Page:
Margarita Island is a large island located in the Caribbean Sea just off the northeastern coast of Venezuela. Together with Isla de Coche (Coche Island) and Isla de Cubaga (Cubaga Island), Margarita Island forms a part of the Venezuelan state of Nueva Esparta. Covering a total area of about 1,020 km2, Margarita Island is the largest among the islands that make up Nueva Esparta. Margarita Island is often nicknamed the “Pearl of the Caribbean.”
Referred to as “Isla de Margarita,” the Margarita Island has a total length of about 78 km and a maximum width of 20 km. It is made up of two peninsulas, the Paraguachoa Peninsula and the Macanao Peninsula, that are joined by a narrow isthmus.
The western part of the island is formed by the Macanao Peninsula, which covers an area of about 330 km. The Macanao peninsula comprises a central mountain range that runs in the east-west direction. Pico de Macanao, which rises to an elevation of 760 m, is the highest point on the Península de Macanao. The San Francisco valley is the most significant valley that is situated in the north-central part of the Macanao Peninsula.
The Paraguachoa Peninsula which forms the eastern part of the island comprises a mountain range that runs in the north-south direction from the city of Porlamar to the Cabo Negro beach. The two highest peaks on the peninsula are Cerro Grande, which rises to an elevation of 920 m, and El Copey, which rises to an elevation of 890 m. Cerro Grande forms the highest point on Margarita Island.
Located in the heart of the Paraguachoa Peninsula is the city of La Asunción, which serves as the capital and regional administrative center of Margarita Island as well as the entire Venezuelan State of Nueva Esparta. The city is positioned in a fertile valley and is surrounded by green hills. Other major cities that are located in this part of the island include Pampatar and Porlamar. The largest city of Margarita Island is Porlamar, which also serves as the island’s chief commercial center. The city of Juan Griego, which is located on the northern part of Margarita Island, serves as Venezuela’s most northern port.
The narrow La Restinga isthmus connecting the two peninsulas comprises the large La Restinga salt lagoon which forms a part of the Laguna de la Restinga National Park. Located on the isthmus are twin hills known as Tetas de Maria Guevara.
The 171 km-long coastline of Margarita Island features numerous white-sand beaches. Some of these popular beaches are Playa El Agua, Playa Caribe, Playa Punta Arenas, Playa Parguito, Playa Puerto Cruz and Playa El Yaque.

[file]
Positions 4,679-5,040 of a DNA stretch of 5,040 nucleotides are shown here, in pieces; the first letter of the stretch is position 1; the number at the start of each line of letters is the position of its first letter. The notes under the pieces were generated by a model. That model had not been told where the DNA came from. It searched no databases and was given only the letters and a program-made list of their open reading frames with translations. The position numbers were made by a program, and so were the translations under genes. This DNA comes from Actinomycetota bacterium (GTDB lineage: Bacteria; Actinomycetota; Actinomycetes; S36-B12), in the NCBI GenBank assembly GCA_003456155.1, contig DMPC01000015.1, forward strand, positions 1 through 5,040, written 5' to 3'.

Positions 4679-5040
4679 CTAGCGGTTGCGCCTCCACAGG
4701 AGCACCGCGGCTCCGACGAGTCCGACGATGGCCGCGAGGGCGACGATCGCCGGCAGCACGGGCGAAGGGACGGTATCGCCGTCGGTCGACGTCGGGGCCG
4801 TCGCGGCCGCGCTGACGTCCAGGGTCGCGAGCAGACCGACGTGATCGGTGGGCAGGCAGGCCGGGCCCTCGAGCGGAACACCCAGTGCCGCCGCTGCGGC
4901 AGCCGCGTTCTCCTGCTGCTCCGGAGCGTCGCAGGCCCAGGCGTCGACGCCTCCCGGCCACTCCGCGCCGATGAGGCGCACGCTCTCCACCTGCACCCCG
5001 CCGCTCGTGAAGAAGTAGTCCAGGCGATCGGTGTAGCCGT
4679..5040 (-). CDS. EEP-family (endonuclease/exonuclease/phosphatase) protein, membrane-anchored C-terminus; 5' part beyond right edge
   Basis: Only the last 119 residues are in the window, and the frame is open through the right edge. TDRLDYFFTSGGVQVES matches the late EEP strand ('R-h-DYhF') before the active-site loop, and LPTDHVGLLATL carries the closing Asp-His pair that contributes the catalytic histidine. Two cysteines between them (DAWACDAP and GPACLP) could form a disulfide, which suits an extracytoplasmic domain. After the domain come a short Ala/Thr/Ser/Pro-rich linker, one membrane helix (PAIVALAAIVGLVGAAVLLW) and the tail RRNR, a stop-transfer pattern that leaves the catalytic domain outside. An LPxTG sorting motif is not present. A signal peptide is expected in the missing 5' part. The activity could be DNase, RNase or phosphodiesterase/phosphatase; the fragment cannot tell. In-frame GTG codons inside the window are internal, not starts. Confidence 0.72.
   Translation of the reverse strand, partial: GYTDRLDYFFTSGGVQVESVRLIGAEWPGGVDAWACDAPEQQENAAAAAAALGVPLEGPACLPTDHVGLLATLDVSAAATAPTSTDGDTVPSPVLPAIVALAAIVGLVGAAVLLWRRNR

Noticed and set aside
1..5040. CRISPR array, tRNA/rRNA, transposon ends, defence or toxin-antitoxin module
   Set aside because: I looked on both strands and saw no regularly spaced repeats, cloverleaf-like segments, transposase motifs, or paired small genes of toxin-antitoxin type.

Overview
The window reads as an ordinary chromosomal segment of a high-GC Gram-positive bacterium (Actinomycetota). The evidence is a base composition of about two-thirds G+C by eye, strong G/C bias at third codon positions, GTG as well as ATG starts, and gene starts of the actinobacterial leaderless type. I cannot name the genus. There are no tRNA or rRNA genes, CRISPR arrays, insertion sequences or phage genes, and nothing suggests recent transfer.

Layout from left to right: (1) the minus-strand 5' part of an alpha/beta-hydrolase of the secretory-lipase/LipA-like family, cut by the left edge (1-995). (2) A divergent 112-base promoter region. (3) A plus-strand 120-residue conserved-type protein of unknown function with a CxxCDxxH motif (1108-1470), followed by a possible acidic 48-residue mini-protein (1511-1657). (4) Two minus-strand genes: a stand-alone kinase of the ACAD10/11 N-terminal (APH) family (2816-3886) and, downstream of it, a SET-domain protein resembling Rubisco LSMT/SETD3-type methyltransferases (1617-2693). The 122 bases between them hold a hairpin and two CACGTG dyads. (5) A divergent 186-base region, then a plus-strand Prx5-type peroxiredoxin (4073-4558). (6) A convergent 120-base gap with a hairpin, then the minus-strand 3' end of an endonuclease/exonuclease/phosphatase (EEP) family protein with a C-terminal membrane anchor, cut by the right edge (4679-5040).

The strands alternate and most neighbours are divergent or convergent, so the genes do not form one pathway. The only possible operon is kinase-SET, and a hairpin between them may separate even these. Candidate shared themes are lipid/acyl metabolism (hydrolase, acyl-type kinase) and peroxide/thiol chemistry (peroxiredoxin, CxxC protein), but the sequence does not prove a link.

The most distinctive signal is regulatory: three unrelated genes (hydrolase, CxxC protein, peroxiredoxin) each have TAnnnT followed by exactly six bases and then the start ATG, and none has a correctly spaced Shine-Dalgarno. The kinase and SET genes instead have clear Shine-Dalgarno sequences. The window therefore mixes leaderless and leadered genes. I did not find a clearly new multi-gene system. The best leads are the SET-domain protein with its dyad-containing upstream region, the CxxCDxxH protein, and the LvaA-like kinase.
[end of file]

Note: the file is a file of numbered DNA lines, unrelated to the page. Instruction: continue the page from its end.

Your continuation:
The climate of Margarita Island is very sunny and dry with average temperatures ranging between 24 °C and 37 °C. Although rainfall is rare, the island receives rain during the winter season.
The large La Restinga salt lagoon features mangrove forests that consist of many important mangrove species like black mangrove, red mangrove, and white mangrove. The lagoon is separated from the sea by seashells and a sandbar. The sandbar features different types of grass and buttonwood mangroves. The salt lagoon hosts many important fish like sardines, red snappers, grunt fish, black mullets, and swordfish. The notable avian species that are found here include frigatebirds, scarlet ibis, blue herons, egrets, flamingos, cormorants, and red-legged tinamous. The important endemic animals that are found on the island include the Leptotyphlops albifrons margaritae (snake), Odocoileus carriacou margaritae (deer), and the Sylvilagus floridanus margaritae (rabbit). The Laguna de la Restinga National Park has also been designated as an Important Bird Area by BirdLife International and an internationally important wetland under the Ramsar Convention.
Margarita Island was first discovered by Christopher Columbus in 1498. The island was initially settled by the Indigenous Guaiqueries people. The island was named “Margarita” for a large number of pearls that covered the seabed around the island. In 1525, the island became the center of the Spanish Margarita Province. Throughout the 16th and 17th centuries, numerous forts were built along the coasts of the island to protect it from the increasing number of pirate attacks. In 1814, Margarita Island gained independence from the Spanish and became the first permanent free territory of Venezuela. The island was used as a base by the Venezuelan leader Simón Bolívar during the Second Republic of Venezuela in 1816. In 1974, Margarita Island was declared as a duty-free port by the Venezuelan Government.